*we are currently using this to visually and audioably teach the students
Alexandria's Literacy Project's Katy Mohbair came to Morris Area High School on Wednesday, November 17th of 2004 to teach 7 UMM Students from the Spanish Club. They are volunteering to teach ESL to local migrant workers.
A story of a "migrant-worker" lost amongst the "crowd"
*this fictious story is based on a "real" student (2005-2006) to show some of the challenges "migrant workers" face in an "unfamiliar" crowd or community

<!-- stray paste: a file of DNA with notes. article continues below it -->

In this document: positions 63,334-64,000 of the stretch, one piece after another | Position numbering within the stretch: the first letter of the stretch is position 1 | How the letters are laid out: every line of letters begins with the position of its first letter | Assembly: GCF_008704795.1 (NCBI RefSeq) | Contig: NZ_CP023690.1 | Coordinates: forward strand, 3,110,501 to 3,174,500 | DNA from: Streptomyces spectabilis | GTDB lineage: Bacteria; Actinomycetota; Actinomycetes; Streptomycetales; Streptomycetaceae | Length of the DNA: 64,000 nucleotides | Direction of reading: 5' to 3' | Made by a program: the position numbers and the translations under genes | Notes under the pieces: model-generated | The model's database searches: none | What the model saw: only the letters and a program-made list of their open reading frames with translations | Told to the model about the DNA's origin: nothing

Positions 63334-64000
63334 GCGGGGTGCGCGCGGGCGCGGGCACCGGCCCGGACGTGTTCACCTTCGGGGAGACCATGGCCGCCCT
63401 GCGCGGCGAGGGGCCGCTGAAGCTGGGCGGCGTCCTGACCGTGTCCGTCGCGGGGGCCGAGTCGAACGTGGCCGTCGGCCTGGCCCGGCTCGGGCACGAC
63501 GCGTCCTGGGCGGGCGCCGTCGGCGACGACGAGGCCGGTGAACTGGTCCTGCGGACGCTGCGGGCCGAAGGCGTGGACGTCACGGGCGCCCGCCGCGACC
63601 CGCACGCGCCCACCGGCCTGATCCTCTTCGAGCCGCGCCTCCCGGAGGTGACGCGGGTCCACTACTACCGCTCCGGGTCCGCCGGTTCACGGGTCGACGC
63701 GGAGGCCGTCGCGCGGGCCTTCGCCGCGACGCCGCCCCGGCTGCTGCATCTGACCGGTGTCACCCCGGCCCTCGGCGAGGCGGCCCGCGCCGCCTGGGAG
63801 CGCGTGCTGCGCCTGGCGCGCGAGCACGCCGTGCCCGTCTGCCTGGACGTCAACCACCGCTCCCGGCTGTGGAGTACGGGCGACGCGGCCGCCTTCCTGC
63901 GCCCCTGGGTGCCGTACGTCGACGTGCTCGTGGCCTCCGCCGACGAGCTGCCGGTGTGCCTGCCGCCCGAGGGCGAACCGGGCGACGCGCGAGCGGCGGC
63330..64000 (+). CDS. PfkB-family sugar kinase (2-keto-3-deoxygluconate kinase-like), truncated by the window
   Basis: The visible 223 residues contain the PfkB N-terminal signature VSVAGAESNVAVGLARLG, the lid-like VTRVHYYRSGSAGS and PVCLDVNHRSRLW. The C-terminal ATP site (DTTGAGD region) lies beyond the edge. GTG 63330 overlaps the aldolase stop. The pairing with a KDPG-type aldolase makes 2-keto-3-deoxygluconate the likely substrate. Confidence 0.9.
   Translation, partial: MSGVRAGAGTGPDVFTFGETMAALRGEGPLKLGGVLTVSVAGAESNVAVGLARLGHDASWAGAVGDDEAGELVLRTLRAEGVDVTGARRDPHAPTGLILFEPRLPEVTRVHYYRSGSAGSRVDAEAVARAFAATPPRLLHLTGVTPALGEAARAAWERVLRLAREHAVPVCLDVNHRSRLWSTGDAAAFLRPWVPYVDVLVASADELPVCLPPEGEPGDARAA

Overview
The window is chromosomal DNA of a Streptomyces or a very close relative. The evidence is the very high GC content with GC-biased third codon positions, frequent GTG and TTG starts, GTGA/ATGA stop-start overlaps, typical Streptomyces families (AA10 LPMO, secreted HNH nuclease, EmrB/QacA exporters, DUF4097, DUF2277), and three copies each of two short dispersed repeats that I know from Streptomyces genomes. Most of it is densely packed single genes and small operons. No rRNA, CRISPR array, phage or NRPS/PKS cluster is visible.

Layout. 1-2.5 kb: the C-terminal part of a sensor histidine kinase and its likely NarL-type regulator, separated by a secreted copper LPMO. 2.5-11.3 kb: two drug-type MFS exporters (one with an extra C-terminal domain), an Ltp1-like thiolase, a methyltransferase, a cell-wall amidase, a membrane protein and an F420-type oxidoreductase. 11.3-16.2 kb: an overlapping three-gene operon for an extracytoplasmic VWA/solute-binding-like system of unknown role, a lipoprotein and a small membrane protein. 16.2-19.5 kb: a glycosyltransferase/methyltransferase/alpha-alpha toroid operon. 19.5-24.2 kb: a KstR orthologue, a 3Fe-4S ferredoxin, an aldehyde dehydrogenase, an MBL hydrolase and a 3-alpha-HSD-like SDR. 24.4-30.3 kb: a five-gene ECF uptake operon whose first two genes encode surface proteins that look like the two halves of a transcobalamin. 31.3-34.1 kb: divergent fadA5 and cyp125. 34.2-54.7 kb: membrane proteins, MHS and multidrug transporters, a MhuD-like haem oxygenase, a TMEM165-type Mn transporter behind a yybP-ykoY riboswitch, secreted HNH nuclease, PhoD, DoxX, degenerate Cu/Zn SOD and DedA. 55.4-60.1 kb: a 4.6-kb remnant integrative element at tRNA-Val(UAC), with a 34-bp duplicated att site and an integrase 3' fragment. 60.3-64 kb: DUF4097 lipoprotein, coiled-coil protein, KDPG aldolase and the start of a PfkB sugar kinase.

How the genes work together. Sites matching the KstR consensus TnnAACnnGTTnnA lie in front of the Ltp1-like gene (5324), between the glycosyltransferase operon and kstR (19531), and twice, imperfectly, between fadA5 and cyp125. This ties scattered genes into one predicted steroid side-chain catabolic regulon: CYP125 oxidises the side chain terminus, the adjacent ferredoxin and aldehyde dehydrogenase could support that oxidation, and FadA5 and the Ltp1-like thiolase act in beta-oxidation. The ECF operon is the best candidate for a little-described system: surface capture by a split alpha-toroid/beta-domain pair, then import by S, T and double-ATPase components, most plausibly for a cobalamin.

Once upon a time, there was a migrant worker name Leonardo who was working at a nearby dairy farm. Leonardo was from Honduras and was the only "non-Mexican" in a majority "Mexican" workplace-besides the Americans. He seem to be a hard worker like the rest of his co-workers. However, what made him more unique from the others was his "physical appearance"-had a cleft-lip that caused him to talk "abnormal" due to this "disability". This "disability" caused others to "stare" at him and distanced him between them. Working at this dairy farm provided him the money to live, but his disability got him more isolated from the people around him. Due to the increasing number of migrant workers on the dairy farm site, he had the opportunity to move out to the town. He moved in town with some other co-workers at an apartment. While in town, he wanted to take advantage of the services available. Leonardo heard about the FREE local English as a Second Language classes-Morris' Literacy Project- offered at the local high school. He was hoping to at least improve his speaking abilities despite his "disability". This inner motivation inspired him to come to these classes as much as he can. The instructor name Sam notice his willingness to learn, so Sam would work outside of the weekly classroom to help Leonardo improve. For example, one "typical life situation language barrier or challenge" was getting phone service. This seems to be a simple order, but when it comes to a person that speaks English as a second language-it's a challenge. Thus, Leonardo called Sam one day asking for help in this situation. Sam them picked-up Leonardo from his apartment to drive to the local phone company to register for this particular service. Sam, knowing a little Spanish, tried his best to translate for better communication from the local phone company staff and Leonardo. Leonard would call Sam for other related translation help and their relationship from student-teacher became friend-"amigo". Leonardo and Same would start hanging out in various activities: church service, playing baseball, watching movies, etc... Through these "bonding" activities, Leonardo's English would improve despite his "disability" of unclear verbal speaking due to his cleft-lip. This disability many never go away, but his confidence and self-esteem grew!